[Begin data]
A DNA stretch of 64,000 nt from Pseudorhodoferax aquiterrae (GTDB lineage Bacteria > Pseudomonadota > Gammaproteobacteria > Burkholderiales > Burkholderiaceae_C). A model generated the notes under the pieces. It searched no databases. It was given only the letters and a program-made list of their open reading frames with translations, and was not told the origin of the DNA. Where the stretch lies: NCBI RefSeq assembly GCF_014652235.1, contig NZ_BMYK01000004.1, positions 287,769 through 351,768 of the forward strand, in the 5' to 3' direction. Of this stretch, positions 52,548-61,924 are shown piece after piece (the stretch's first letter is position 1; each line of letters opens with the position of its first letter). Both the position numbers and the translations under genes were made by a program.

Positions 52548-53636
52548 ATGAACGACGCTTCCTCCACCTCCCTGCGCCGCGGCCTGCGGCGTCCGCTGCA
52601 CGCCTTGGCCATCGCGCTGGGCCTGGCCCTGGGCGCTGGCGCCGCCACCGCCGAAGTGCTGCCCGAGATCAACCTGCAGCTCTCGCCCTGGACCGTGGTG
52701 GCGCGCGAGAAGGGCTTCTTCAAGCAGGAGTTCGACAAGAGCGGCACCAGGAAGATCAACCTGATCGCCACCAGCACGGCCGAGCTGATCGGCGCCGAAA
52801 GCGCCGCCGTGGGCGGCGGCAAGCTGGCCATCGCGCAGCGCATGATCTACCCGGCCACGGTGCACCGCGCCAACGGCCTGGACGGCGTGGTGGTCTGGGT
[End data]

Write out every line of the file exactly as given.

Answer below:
A DNA stretch of 64,000 nt from Pseudorhodoferax aquiterrae (GTDB lineage Bacteria > Pseudomonadota > Gammaproteobacteria > Burkholderiales > Burkholderiaceae_C). A model generated the notes under the pieces. It searched no databases. It was given only the letters and a program-made list of their open reading frames with translations, and was not told the origin of the DNA. Where the stretch lies: NCBI RefSeq assembly GCF_014652235.1, contig NZ_BMYK01000004.1, positions 287,769 through 351,768 of the forward strand, in the 5' to 3' direction. Of this stretch, positions 52,548-61,924 are shown piece after piece (the stretch's first letter is position 1; each line of letters opens with the position of its first letter). Both the position numbers and the translations under genes were made by a program.

Positions 52548-53636
52548 ATGAACGACGCTTCCTCCACCTCCCTGCGCCGCGGCCTGCGGCGTCCGCTGCA
52601 CGCCTTGGCCATCGCGCTGGGCCTGGCCCTGGGCGCTGGCGCCGCCACCGCCGAAGTGCTGCCCGAGATCAACCTGCAGCTCTCGCCCTGGACCGTGGTG
52701 GCGCGCGAGAAGGGCTTCTTCAAGCAGGAGTTCGACAAGAGCGGCACCAGGAAGATCAACCTGATCGCCACCAGCACGGCCGAGCTGATCGGCGCCGAAA
52801 GCGCCGCCGTGGGCGGCGGCAAGCTGGCCATCGCGCAGCGCATGATCTACCCGGCCACGGTGCACCGCGCCAACGGCCTGGACGGCGTGGTGGTCTGGGT